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Pac-10's hopes for the NCAA tournament have downsized

Arizona and UCLA seem definite for big berths, but slumping Washington will need some help, while USC and California probably must advance to the conference title game and then hope.

March 08, 2011|By Ben Bolch
  • USC's Maurice Jones drives past Washington's Venoy Overton during the Trojans' 62-60 victory Saturday. USC and Washington are among the Pac-10 teams that are facing an uphill battle when it comes to qualifying for the NCAA tournament.
USC's Maurice Jones drives past Washington's Venoy Overton… (Elaine Thompson / Associated…)

Somebody needs to make up his mind.

In successive years, Staples Center will have played host to the Pacific Nine Conference tournament, the Pac-10 tournament and, next season, the Pac-12 tournament.

Conference officials are hoping for a Pac-4 or a Pac-5 mentality when NCAA tournament bids are extended Sunday, but that decision is out of their hands.

Top-seeded Arizona and second-seeded UCLA are considered locks regardless of what happens in the Pacific Life Pac-10 tournament that starts Wednesday. The next tier of teams has some work to do to ensure the Pac-10 isn't regarded as a two-bit — and a two-bid — conference for a second consecutive year.

"I think the league probably ends up with three bids," said Jerry Palm, an independent Ratings Percentage Index expert who also formulates NCAA tournament projections. "The max is four, and probably requires an upset winner."

If the Pac-10 were a job applicant, its resume probably wouldn't make it past the initial screener. It features one ranked team — No. 16 Arizona — and it is seventh in conference RPI. Pac-10 teams didn't exactly stack up against the power conferences, going 2-4 against the Big East, 0-1 against the Big Ten, 5-11 against the Big 12 and 2-4 against the Mountain West.

But hey, there's always that 15-0 mark against the Big West. Not that it will do much to impress the NCAA tournament selection committee.

"At the end of the day, if the conference is not very highly thought of, if they're battling to get three teams in, I don't know how they're going to get four or five in," said California Coach Mike Montgomery, whose Golden Bears (17-13) probably need to win the Pac-10 tournament to advance to the NCAA tournament.

Washington, the preseason conference favorite, finished third and is plummeting faster than native-son-turned-UCLA-freshman Joshua Smith's popularity in Seattle. The Huskies have dropped six of their last 11 games and will be without Venoy Overton in their quarterfinal Thursday against Washington State after the senior guard was suspended for allegedly supplying alcohol to a minor.

Combine that with an official NCAA RPI figure of 47 and the Huskies (20-10) might be looking at a double-digit NCAA tournament seeding in some faraway nook (hello, Cleveland?).

"I feel confident," Washington Coach Lorenzo Romar said of his NCAA tournament chances, "but that doesn't mean if you're confident you get in the tournament. We have to go out and make sure we finish this out."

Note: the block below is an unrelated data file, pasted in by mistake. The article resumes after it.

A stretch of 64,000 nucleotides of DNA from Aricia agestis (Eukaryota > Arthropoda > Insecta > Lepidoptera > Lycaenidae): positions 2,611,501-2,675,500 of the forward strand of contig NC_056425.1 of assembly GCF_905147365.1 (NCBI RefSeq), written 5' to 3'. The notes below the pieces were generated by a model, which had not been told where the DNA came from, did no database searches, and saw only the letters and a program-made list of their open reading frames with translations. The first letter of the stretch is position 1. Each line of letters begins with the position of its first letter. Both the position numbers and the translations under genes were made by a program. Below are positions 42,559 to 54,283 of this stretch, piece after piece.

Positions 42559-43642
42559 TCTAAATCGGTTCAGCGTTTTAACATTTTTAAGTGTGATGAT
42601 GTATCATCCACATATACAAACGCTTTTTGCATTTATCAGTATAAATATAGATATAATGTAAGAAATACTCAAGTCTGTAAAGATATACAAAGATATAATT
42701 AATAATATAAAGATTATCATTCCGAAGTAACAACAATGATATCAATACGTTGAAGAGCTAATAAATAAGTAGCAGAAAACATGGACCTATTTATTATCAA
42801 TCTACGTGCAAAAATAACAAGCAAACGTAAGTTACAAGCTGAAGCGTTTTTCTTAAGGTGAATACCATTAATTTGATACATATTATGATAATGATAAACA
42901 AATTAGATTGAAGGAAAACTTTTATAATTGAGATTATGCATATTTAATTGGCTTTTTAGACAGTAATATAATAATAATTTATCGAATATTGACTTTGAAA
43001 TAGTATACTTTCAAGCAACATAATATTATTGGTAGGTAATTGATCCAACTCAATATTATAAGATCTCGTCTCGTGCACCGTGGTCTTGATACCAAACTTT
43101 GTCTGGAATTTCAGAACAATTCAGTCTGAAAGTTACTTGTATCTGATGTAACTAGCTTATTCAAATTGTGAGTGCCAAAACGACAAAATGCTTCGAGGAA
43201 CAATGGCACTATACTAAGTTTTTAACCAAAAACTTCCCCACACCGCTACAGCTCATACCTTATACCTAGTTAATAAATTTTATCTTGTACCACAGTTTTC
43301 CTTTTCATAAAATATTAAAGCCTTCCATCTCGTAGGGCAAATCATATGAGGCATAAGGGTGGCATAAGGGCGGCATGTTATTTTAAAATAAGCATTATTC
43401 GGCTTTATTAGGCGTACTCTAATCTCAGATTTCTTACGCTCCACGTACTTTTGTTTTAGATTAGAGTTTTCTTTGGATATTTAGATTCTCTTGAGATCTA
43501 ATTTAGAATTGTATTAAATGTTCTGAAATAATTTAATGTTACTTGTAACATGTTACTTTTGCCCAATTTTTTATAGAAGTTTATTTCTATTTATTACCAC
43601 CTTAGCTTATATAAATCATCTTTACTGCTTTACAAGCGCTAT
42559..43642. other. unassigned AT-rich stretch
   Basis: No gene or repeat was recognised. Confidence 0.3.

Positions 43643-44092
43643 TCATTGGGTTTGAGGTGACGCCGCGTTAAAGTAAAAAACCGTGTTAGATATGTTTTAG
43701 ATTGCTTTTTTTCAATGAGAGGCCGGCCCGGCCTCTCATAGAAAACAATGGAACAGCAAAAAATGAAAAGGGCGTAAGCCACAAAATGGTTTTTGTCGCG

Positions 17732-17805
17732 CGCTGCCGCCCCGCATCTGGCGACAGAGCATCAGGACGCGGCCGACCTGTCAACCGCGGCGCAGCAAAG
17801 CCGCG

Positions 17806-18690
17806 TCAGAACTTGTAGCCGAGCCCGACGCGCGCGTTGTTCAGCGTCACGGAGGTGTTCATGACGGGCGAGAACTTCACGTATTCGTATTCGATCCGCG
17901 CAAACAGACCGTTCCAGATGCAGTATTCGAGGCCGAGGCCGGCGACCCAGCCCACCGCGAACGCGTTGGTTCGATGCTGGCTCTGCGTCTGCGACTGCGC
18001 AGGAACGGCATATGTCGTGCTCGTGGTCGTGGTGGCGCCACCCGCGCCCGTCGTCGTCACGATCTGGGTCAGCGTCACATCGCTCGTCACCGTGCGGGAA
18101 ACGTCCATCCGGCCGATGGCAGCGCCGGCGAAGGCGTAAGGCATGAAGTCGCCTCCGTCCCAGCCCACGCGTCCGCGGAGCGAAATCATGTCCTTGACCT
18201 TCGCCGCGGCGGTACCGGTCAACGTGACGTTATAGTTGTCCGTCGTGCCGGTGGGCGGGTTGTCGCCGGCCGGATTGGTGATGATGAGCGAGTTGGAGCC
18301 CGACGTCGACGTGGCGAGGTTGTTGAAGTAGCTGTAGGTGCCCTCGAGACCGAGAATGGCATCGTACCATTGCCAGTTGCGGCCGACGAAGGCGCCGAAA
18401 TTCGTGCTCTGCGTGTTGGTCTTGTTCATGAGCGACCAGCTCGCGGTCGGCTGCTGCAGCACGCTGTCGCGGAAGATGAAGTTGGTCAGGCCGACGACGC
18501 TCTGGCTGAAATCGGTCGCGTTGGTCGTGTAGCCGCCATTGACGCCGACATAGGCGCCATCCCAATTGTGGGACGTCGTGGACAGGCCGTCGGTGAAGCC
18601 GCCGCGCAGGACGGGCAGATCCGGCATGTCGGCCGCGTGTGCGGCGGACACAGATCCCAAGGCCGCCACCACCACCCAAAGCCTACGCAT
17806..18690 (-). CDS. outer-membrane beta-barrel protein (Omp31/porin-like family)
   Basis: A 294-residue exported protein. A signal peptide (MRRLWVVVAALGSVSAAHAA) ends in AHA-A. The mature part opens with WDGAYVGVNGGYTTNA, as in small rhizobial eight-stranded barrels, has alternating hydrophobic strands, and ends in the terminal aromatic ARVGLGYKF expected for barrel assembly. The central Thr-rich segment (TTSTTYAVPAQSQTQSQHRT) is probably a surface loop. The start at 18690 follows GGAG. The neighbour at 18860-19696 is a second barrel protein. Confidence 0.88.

Joe Lunardi, ESPN's famed "bracketologist," projects Washington with a No. 10 seeding playing in Charlotte, N.C. Tobacco Road could be the end of the road if the Huskies don't turn things around quickly.

Fourth-seeded USC boasts victories over Texas, Arizona and Tennessee. Too bad the Trojans also have losses to Rider, Texas Christian and Oregon State.

Relegated to a seven-man rotation, USC (18-13) is probably two wins and two bodies short of feeling good about its NCAA tournament chances. After voluntarily sitting out last season's conference tournament because of self-imposed sanctions, merely showing up isn't going to be enough to get the Trojans into the expanded field of 68.

USC probably needs to advance to the Pac-10 title game to even become a topic of discussion on Selection Sunday, and that would probably entail a freaky Friday upset of Arizona in a semifinal. But the Trojans do have this going for them: They are the only conference team to defeat Arizona, UCLA and Washington this season.

"They're a dangerous team right now going into this tournament," Bruins Coach Ben Howland said of his crosstown rival. "I think they've really come on here at the end of the year."

Howland said the Pac-10 deserves four or five NCAA tournament bids, though he acknowledged it hurts that USC and Cal, both vying to get into that mix, play each other in a quarterfinal.

The fifth-seeded Golden Bears could use a five-point plan to impress the selection committee, though it certainly wouldn't include their five-point half against Notre Dame this season.

"All we can do is play SC on Thursday and whatever happens, happens," Montgomery said. "I don't even concern myself with scenarios and arguments. It means nothing."

Washington State (19-11) could be getting back 30.9 points of scoring production in Klay Thompson and Reggie Moore, the guard tandem who sat out the Cougars' loss to UCLA last weekend. Thompson has been reinstated after a one-game suspension because of a citation for marijuana possession, and Moore has resumed practicing on his sprained right ankle.

The sixth-seeded Cougars are listed among Lunardi's "Next four out" of the NCAA tournament, meaning they have more ground to make up than USC, which is merely "First four out" material.

A loss this weekend, and Washington State could be just like most of its Pac-10 brethren: on the outside looking in.

ben.bolch@latimes.com

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